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‘It’s a real mental exercise to keep your sanity’: Spokane couple remains under quarantine after leaving cruise ship

Nancy and David Holmes, a couple from Spokane, took a selfie with quarantine workers after disembarking from a cruise ship that was the site of a COVID-19 outbreak. (Courtesy)

After a week-long quarantine aboard the Grand Princess, Nancy and David Holmes are finally off the cruise ship, although their quarantine adventure appears far from over.

The Spokane couple’s cruise to Hawaii, which set out Feb. 21, went as planned until it was halfway across the Pacific Ocean on its way back to the mainland. News broke on Wednesday, March 4, that passengers on the previous voyage had tested positive for the novel coronavirus.

By March 5, passengers were quarantined to their rooms. As the ship circled offshore, prevented from docking, helicopters dropped off 45 test kits. Twenty-one people tested positive, including 19 crew members. There were 3,533 people on the Grand Princess, including 2,422 guests and 1,111 crew members.

Quarantine protocols, which meant confinement to their staterooms, went into effect, and the Holmeses stayed in their cruise ship room, which had a balcony for fresh air, for a week. By March 11, they were antsy to disembark as other groups got called in the early afternoon, but were forced to sleep another night on the ship.

Early the next morning, they received a welcome wake-up call: They could finally disembark.

As soon as they got off the boat, both Nancy and David had their temperatures taken. Both were fine, and they were handed pieces of blue duct tape, indicating they were headed to San Diego. Federal officials designated four bases nationwide for Grand Princess passengers to quarantine, and the Holmeses were previously worried about being shipped off to Georgia or Texas.

Health care workers in full personal protective equipment helped them board buses to the Oakland airport. The highway exit was blocked off for the buses carrying the San Diego-bound group, which was escorted by highway patrol cars.

“It was like a presidential motorcade or a prison bus, I don’t know which,” Nancy said.

The Holmeses boarded a 737 jet with about 100 other cruise ship passengers. Everyone wore masks, although they were allowed to remove them to eat. The Holmeses decided to skip lunch and kept their masks on.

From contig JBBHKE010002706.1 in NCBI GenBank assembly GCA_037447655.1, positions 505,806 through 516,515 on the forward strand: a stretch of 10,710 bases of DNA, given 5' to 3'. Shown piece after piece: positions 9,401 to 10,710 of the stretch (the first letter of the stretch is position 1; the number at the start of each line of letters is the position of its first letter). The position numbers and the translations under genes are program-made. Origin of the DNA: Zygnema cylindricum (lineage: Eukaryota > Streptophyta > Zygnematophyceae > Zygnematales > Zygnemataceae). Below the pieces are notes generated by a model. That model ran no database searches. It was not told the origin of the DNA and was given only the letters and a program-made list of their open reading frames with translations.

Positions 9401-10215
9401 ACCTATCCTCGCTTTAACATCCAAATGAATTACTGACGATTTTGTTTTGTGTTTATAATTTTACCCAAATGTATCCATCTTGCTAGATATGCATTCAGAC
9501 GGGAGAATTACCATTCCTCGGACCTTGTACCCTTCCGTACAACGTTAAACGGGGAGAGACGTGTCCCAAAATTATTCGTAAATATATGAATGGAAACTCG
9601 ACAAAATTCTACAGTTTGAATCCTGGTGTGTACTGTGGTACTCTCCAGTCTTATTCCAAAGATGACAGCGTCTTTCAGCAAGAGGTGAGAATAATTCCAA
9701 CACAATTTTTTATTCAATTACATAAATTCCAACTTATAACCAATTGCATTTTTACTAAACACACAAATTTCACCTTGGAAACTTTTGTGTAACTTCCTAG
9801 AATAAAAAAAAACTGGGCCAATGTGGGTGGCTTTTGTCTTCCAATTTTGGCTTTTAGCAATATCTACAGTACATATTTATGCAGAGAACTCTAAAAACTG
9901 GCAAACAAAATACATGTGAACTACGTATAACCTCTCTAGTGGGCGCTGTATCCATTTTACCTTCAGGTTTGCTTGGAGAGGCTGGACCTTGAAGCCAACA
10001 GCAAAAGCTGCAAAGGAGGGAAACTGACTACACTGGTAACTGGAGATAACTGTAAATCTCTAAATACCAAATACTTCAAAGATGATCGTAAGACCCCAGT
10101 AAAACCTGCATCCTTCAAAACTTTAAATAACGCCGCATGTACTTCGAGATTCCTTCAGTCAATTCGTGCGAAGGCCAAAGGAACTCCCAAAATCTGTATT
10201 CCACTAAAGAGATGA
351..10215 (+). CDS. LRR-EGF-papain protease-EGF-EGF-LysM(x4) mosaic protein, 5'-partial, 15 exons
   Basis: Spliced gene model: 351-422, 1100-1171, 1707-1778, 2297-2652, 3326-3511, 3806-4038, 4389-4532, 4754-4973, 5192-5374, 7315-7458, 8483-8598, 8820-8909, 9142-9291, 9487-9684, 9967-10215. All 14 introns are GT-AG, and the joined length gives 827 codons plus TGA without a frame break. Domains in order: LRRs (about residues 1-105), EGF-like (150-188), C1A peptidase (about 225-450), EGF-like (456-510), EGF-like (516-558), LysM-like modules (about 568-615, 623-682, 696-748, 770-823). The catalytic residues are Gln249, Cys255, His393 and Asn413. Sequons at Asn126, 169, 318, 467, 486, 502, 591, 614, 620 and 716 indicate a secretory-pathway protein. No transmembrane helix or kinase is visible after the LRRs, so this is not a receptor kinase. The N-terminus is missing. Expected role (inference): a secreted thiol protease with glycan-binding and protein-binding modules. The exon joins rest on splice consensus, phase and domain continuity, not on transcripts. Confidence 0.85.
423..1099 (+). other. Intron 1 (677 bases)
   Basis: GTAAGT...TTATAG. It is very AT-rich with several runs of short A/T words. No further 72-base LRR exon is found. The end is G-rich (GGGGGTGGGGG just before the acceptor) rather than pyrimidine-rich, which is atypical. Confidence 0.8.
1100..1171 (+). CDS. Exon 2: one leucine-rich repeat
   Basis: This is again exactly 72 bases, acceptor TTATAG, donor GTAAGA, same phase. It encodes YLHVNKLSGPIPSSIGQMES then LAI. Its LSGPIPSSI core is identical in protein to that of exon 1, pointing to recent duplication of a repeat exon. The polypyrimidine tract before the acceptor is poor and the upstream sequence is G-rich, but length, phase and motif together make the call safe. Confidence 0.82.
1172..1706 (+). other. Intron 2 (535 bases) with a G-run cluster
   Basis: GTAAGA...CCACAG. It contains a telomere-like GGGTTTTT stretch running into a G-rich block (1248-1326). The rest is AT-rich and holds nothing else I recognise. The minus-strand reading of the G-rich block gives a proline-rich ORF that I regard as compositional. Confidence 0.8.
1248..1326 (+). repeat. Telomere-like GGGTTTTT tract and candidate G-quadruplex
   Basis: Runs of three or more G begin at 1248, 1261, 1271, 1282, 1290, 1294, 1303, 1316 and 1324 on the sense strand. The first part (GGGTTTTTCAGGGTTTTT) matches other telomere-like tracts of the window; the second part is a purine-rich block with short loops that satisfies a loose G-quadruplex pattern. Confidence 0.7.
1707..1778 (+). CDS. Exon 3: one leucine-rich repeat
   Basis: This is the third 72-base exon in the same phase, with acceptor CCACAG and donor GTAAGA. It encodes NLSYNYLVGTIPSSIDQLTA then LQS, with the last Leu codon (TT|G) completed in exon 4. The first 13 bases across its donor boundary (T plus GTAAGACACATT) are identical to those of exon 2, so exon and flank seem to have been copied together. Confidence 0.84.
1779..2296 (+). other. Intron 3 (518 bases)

They landed at Miramar Marine Corps Air Station base in San Diego, where their quarantine continues. They are staying at an inn for guests on the base. They have been told they must stay for at least 48 hours.

Unlike on the boat, the Holmeses are allowed to walk around the base, as long as their masks are on. When rainy weather cleared Friday, they went for a long stroll. The whole base is fenced in, reminding them they are not in charge of their lives.

They still get meals and take them to their room to eat. There is a television and good internet connectivity too.

The Washington state Department of Health reached out to the Holmeses via email about bringing them home to quarantine instead of staying on the base. Dozens of Washington residents are at the base, they estimate, but residents from different states are getting different messages. Some passengers from Iowa, for instance, got a call from their governor, the Holmeses said, and they heard the Iowa residents might be flown home on a Lear jet sent to get them.

As of Friday, the Holmeses still didn’t have their bags with all their clothes delivered to their rooms.

“We haven’t seen any clean clothes for two days,” David said. “Luckily we aren’t doing meet and greets.”

Nancy offered a clarification: “I had clean clothes.”

The couple were allowed to have carry-on style bags with them on the plane, but their big suitcases have taken a while to catch up with them. Despite their change in location, they are essentially in limbo.

The couple have not been tested for COVID-19, but they are both still feeling well and not showing symptoms. They have been told testing is optional, but that might change. They participate in “town hall” conference calls each day to get updates, but they still feel uncertain.

“We’re unclear about everything,” David said. “It’s a real mental exercise to keep your sanity.”

“Especially when you have no control over everything, it’s a very unique feeling to not have control,” Nancy said.

Even if they get back to Washington state, they will be arriving in the state with the highest number of confirmed COVID-19 cases. So far in Eastern Washington, there are 12 confirmed cases, including three in Spokane County.

As Washington state moves from containment to mitigation strategies, including the governor closing schools and in-person university classes as well as prohibiting events of more than 250 people, the increasing number of cases statewide makes the precautionary quarantine of the Holmeses seem extraordinary with so many Washington residents who have tested positive for the disease treating their symptoms at home.

They acknowledge they could be on the base for two full weeks but are hoping that’s not the case.

“It’s been interesting, but it’s time to come home,” David said.

Arielle Dreher's reporting for The Spokesman-Review is primarily funded by the Smith-Barbieri Progressive Fund, with additional support from Report for America and members of the Spokane community. These stories can be republished by other organizations for free under a Creative Commons license. For more information on this, please contact our newspaper’s managing editor.